invasive line placement, to medical decision making regarding needs for
operative procedures and other medical management, and I greatly enjoy family
discussions and helping coordinate multidisciplinary care. I also spend about 25
percent time performing clinical research, the type of research that involves
patients directly and is the closest science to directly impact patient care.
Finally, I teach medical students (co-chair the neuroscience first-year course
for students), residents and fellows in neurocritical care. My job allows me to
see patients, contribute to meaningful research and allows me to mentor
physicians interested in learning advanced skills in neurocritical care. Any
medical student who is drawn to this level of patient interaction and
intervention should consider rotating on a neurocritical care service run by a
¯Wade S. Smith, MD, PhD
- Academic/teaching/clinical research/patient care in neuro-ophthalmology.
- No day is typical. That is why what I do is so fabulous. At least two
days per week I see patients with residents and fellows. At least once per
week I am giving some sort of teaching lecture. I attend grand rounds,
specialty conferences, etc. I sit on innumerable committees for the medical
school and the university, including committees on teaching, faculty
development, promotion, etc. I write papers and books. I review articles and
grants. I travel as visiting professor and to various meetings within the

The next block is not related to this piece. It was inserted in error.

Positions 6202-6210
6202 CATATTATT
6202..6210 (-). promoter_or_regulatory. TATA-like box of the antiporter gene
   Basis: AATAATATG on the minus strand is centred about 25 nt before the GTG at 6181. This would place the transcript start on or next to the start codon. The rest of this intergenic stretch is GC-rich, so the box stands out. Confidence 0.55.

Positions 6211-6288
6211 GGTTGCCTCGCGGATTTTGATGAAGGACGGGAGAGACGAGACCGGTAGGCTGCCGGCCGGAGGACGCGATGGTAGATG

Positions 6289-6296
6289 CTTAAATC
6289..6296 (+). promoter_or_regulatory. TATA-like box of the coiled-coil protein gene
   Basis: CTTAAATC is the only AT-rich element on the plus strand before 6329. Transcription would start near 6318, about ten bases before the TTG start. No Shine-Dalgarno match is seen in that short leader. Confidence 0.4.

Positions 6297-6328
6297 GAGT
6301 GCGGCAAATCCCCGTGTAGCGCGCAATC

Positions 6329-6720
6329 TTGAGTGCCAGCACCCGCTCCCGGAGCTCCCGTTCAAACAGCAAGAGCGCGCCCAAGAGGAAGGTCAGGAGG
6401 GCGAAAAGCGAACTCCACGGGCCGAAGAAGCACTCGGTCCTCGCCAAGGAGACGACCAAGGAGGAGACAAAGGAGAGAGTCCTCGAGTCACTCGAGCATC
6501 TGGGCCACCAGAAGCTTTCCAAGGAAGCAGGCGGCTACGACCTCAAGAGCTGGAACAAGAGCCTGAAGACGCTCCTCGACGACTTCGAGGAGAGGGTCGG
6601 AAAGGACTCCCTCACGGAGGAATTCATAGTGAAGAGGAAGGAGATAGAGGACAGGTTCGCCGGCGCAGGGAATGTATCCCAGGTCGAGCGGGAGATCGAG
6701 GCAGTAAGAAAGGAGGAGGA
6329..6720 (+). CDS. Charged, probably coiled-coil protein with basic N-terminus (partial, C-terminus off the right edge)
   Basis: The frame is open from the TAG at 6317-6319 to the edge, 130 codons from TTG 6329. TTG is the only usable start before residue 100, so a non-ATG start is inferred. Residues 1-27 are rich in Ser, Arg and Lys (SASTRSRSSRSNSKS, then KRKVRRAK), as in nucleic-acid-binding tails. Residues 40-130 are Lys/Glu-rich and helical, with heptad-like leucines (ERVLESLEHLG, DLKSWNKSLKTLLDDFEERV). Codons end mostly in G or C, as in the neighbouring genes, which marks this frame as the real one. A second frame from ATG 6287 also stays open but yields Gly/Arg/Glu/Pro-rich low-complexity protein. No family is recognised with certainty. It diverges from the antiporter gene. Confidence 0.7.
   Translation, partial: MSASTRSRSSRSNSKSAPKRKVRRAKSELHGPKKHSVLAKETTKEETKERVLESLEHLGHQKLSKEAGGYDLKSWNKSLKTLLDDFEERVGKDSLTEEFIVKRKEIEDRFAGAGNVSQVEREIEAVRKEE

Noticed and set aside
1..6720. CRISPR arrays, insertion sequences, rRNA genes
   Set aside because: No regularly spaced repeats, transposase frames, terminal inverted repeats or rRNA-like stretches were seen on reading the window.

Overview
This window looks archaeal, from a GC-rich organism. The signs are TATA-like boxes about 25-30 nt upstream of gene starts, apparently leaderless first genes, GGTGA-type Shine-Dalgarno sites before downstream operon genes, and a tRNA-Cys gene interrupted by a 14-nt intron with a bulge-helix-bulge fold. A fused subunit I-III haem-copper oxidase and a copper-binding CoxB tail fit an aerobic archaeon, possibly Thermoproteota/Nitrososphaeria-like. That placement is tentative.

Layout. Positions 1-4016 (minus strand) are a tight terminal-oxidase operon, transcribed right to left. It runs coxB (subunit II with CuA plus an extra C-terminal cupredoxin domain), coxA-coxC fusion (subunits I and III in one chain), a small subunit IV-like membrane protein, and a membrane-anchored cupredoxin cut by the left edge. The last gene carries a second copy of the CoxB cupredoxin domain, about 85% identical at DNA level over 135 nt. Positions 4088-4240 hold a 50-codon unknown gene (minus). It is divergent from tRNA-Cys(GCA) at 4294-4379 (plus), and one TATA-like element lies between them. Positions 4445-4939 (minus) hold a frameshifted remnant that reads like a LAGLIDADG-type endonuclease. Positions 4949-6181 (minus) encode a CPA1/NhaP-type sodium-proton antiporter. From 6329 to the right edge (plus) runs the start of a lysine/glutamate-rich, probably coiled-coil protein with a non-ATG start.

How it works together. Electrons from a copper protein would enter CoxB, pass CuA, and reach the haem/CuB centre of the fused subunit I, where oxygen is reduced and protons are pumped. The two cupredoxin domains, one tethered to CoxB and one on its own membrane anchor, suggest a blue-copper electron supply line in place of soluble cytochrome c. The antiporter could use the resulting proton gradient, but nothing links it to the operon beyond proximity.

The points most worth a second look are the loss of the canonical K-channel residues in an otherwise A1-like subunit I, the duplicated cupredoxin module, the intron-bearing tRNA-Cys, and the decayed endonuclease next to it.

country and in various places around the world to present papers and teach
courses. I am usually on one of these trips about once every six weeks.
- You never get bored! You get to do lots of different things while still
being a doctor.
- You need to be able to multitask and like the feeling of never being
sure of what you are doing! And yes, you can still have a family and do
other things outside of medicine (but it's best if you really enjoy what you
do professionally, including writing).
¯Nancy J. Newman, MD, FAAN
- I just "followed my nose." I was interested in a lot of things but got
really excited about genetics during my internship and ended up doing a post
doctoral fellowship in a great Human Genetics lab.
- I read and write a lot. Meet with students and post docs, occasionally
see a research patient (with one of a number of genetic neurological
disorders). I travel pretty often to go to meetings or give talks. I lecture
occasionally in medical school or graduate school courses. I'd estimate:
Administration 25 percent, Teaching 25 percent, Research related (not
counting administration and teaching) 25 percent, Travel, community service
(meeting with patient advocacy groups, reviewing grants and manuscripts,
etc.) 25 percent.
- It's extremely exciting. Doing very basic research ultimately will have
huge impact on our ability to diagnose and treat patients.
- Follow your passion. If you love what you do, you'll enjoy doing it hard
and well. I believe this is the most important factor in "success."
¯Louis J. Ptacek, MD, FAAN